Here we go. It’s another wild week of paranormal news!
1.Brentonico, Italy, is giving a retrial to accused “cheese witch,” Maria Bertoletti Toldini. The catch? They executed her in 1716. Wondering why they called her the “cheese witch>” She was accused of tossing a boy into a pot of boiling cheese. Ick.
2. And speaking of witches, Hansel and Gretel, Witch Hunters, may become a TV series. Not sure how I feel about that, but the experience of Stargate shows us that a TV series can, at times, surpass the film it was based on.
3. Last week we listed America’s top haunted places. Now we’re moving north to our Canadian friends. Here are Canada’s top seven haunted places.
4. This is one of those articles where the very first phrase made me miss the whole point of the article. And the offending sentence is… “Along with Americans appropriating their culture at Halloween, witches must deal with stereotypes about child abuse and sex rituals.”
What the…? American Halloween has got zero to do with real witchcraft or wicca. There was an old, Celtic-based belief that October 31st/Nov. 1st was the night the spirits walked. Common, non-witchy folk made lanterns out of gourds to scare off those spirits. Modern witches prefer to tap into that energy as a positive source. American Halloween is based off the former historical practice.
And even if Americans did “appropriate” Halloween (which I’m not buying, but feel free to try and convince me below), that’s in no way comparable to allegations of child sex abuse. I can’t believe any self-respecting witch would conflate the two issues, so I’m just going to chalk this up to bad journalism.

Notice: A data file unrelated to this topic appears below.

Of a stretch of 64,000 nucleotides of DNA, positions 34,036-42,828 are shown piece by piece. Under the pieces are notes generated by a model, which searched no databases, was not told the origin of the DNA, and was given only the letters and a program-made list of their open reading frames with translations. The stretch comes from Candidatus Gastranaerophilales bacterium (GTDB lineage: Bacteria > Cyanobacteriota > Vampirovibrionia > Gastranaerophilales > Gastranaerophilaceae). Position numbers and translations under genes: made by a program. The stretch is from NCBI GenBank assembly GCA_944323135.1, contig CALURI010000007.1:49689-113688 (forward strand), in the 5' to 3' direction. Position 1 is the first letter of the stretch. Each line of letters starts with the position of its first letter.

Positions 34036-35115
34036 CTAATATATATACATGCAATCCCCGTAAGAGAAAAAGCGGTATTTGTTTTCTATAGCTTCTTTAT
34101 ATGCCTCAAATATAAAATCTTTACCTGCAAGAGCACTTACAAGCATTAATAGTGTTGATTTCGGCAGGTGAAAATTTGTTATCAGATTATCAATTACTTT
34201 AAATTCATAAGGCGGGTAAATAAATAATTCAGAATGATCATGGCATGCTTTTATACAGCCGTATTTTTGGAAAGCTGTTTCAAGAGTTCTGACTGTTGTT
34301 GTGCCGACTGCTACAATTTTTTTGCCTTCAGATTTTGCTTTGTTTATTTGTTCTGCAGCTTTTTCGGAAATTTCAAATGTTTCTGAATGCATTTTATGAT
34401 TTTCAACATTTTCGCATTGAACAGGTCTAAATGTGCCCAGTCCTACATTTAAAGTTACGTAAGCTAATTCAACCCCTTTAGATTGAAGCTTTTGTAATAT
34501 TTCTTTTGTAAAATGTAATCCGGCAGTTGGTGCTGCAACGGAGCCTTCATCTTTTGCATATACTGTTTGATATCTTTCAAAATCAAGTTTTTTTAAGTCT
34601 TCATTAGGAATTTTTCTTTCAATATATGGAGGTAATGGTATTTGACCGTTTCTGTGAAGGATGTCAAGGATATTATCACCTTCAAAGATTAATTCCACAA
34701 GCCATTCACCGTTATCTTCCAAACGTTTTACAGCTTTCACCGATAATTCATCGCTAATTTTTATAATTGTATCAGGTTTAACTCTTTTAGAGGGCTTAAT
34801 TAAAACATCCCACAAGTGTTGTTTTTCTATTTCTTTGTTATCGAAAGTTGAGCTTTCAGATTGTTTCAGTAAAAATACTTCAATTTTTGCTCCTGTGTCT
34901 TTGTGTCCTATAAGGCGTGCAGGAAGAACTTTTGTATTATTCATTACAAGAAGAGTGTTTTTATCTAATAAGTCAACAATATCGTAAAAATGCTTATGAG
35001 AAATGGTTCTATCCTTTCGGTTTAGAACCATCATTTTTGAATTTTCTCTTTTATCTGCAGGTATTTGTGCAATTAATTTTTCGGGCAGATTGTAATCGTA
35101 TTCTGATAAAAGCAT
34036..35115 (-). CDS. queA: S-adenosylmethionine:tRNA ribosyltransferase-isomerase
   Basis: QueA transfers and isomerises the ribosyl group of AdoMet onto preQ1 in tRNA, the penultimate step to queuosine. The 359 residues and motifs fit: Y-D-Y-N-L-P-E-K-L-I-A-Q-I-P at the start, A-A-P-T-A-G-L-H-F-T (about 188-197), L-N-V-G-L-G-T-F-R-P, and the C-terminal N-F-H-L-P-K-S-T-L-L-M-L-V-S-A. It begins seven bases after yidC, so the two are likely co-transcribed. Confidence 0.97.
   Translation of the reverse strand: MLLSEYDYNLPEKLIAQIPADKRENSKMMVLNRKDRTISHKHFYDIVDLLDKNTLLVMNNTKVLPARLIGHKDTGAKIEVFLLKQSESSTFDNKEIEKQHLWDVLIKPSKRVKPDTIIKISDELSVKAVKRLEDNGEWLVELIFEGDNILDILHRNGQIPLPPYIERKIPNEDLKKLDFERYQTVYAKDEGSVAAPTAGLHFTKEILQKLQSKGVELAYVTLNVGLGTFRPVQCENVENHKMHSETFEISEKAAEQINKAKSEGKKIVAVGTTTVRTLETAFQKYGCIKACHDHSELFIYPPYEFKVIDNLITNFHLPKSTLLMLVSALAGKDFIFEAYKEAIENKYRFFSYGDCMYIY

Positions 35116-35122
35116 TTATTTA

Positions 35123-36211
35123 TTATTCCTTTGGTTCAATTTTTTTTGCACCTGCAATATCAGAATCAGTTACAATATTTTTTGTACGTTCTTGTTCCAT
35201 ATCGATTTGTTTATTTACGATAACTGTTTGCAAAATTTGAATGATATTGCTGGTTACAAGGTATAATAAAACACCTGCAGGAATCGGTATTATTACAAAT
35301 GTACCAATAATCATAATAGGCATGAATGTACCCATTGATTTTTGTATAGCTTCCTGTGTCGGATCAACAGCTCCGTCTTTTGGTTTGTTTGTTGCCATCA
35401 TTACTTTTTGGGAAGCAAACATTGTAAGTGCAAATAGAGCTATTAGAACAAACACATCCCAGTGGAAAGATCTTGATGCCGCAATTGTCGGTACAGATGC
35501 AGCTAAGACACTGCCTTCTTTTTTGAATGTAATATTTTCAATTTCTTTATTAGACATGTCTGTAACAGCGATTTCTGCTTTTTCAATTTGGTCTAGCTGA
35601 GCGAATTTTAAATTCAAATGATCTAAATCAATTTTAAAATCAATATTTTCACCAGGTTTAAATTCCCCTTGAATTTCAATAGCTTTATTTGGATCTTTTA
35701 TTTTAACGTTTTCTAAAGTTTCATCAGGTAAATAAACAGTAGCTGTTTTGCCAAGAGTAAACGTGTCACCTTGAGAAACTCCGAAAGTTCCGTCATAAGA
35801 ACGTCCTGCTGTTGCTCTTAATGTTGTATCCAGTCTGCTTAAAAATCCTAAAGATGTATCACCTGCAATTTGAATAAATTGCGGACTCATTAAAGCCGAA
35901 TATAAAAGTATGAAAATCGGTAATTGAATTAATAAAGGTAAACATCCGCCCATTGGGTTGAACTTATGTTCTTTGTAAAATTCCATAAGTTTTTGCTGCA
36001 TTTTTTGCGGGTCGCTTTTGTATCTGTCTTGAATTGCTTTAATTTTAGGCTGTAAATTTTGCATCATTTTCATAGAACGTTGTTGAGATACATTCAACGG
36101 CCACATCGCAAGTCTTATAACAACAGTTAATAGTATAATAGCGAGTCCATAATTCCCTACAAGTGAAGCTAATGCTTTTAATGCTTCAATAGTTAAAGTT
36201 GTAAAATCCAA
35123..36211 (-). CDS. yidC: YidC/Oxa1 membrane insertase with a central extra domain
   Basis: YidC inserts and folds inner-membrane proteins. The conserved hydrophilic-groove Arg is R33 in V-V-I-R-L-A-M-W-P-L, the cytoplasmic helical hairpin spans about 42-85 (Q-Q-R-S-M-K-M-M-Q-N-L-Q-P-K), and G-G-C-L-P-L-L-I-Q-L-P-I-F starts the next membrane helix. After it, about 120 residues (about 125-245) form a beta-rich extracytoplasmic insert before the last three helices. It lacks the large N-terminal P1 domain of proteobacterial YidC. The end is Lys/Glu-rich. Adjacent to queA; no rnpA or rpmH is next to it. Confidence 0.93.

5. Back to witches, and an article in History Today about the witch trial of Johannes Kepler’s mother, Katharina, in 1615.
About the Author
Kirsten Weiss is the author of The Hermetic Detective, Book Seven in the Riga Hayworth series of urban fantasies. It’s coming this Halloween and available for pre-order now. She also loves Tarot, and weaves it into her books whenever possible. And it’s nearly always possible.
Other books in the Riga Hayworth series of urban fantasies include: The Metaphysical Detective, The Alchemical Detective, The Shamanic Detective, The Infernal Detective, The Elemental Detective,and The Hoodoo Detective. Kirsten is also the author of Steam and Sensibility and Of Mice and Mechanicals, steampunk novels of magick and suspense.
Her first cozy mystery, The Perfectly Proper Paranormal Museum, is coming in March, 2016, and available for pre-order now.
Find her at http://kirstenweiss.com and @KirstenWeiss